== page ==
I fell-out the team a little bit which was frustrating as I had gotten a taste of playing for the first-team by then, but, it just makes you stronger as you become more determined and strive further to win your place back. I remember my first goal in senior football, too; I came on late against Dundee, I am sure it was the left-back who went off, and it was just a ball into the box and then a shot which hit the crossbar…the ball fell to me 3 or 4 yards out and I put it in with my left foot. However, after we equalised, I ended up getting put back to left-back as I had just replaced him so I was playing in defence for the remainder of the game! It was great to get my first goal, it is something I dreamt of as a kid.”
The spotlight was on Ryan with a string of good performances and goals by the then teenager.
“The media stuff, it was something completely new to me at the time. It is something you need to learn about as you go along in your career as it is just part-and-parcel of being a professional football player. Having scored that goal, it gave me a boost in confidence and a wee lift to kick-on again. As I said, I try to go into matches with the mindset “if I get a chance, I will score” – that isn’t me being arrogant, I am just preparing myself mentally for my next challenge. Then, I got named SFL Young Player of the Month for February and it was all a bit surreal – everything had happened quite fast and I found it a lot to take in at the time because I was so young, but, it was good that I was being recognised for my efforts on the pitch.”
After his first season with Accies, Andy had scored 4 goals in 25 matches.
“It was tough – I was trying my heart out, so, to finish on four goals as a forward player isn’t great, but, for me having just broken into the first-team then it wasn’t too bad a return as I was still getting a taste for things. Having gotten my first season out the way, and having signed a three-year contract extension, the next season I was hoping to just cement my place in the team but at the beginning of the season I went through a bit of a dry-patch where I didn’t score in 20 matches. If I remember correctly, at the time, I was being played out wide which was a new position to me as well, so I found that difficult to adjust to. I was slightly disappointed with the way that season went as I would have liked to have scored more goals [having only scored 3 in 33 appearances]. I am not 100% sure on how many starts I got but I certainly would have liked to have received more over the course of the season to try to prove my worth for the team.”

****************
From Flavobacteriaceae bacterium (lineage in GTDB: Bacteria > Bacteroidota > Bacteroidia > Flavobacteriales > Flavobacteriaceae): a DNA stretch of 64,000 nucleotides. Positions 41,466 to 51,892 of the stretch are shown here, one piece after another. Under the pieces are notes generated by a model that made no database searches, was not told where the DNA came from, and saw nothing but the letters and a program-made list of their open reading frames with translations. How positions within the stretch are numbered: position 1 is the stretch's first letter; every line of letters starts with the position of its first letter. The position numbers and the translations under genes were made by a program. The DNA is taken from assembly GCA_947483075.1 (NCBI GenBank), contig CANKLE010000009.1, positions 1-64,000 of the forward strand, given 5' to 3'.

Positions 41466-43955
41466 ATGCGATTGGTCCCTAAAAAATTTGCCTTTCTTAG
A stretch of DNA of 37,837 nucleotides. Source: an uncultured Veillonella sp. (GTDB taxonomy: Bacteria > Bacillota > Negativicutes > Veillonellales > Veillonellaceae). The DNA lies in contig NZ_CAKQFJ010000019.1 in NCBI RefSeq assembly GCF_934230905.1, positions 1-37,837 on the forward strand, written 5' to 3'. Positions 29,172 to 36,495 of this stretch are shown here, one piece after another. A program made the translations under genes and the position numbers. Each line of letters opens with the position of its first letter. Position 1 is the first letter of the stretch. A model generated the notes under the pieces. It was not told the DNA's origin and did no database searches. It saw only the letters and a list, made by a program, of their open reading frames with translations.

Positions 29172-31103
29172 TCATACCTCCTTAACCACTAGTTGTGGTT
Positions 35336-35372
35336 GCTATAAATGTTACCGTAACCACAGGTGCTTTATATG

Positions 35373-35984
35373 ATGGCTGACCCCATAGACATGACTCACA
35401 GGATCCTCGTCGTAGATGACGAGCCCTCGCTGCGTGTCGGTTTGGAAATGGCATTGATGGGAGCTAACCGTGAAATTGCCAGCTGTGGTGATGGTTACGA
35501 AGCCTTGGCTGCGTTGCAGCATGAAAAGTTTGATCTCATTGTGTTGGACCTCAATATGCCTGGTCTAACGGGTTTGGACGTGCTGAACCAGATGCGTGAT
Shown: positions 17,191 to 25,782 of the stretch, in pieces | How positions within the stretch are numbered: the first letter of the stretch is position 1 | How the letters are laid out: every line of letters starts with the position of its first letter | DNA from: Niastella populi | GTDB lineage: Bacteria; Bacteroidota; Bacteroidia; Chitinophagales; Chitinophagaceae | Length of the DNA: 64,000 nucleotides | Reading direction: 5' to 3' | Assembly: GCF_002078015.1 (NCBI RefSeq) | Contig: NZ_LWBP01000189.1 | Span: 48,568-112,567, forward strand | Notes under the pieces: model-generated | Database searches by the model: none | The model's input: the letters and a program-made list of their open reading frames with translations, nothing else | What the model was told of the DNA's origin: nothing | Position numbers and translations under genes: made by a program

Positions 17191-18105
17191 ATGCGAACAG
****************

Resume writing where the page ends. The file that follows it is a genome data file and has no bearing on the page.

Ryan was sent off in the final match of his 2012/13 season against Cowdenbeath before stating that summer he felt he needed to try impress manager Alex Neil once again.
“With my chances already being limited, before I got my red-card, it gave me the added motivation to go away in the summer and come back in good shape. I felt I had something to prove as I felt I deserved to be playing more regularly. Having been there for 10 years, it was hard to get to grips with Alex Neil being manager as you have been a team-mate of his but now he is taking your training sessions and managing you; he was an unbelievable manager and an incredibly good man-manager – he could give you a right earful if need be, but, he also knew how to get the best out of his group of players, as individuals and as a team: he is one of the best managers I have ever worked under and that is why he is currently doing so well down in England.
The previous two seasons I hadn’t played as much as I had liked and after having a chat with the manager, I felt it’d be good for me to get out on loan to try get games and goals under my belt, as that is all I wanted to do. I signed for Brechin for a month and I played in all 4 matches, scoring 1 goal, against Arbroath. My first game was against Rangers, when they were in the division which was great. I was fit and I was sharp but there is a difference between these and being match-sharp, and that is what I felt I needed. I felt as if I got that while I was there – it was much better to be playing in big matches like the Rangers game than playing in the Under-20’s league. League One matches have a good tempo and playing against men was something I really needed – I was eager to test myself.”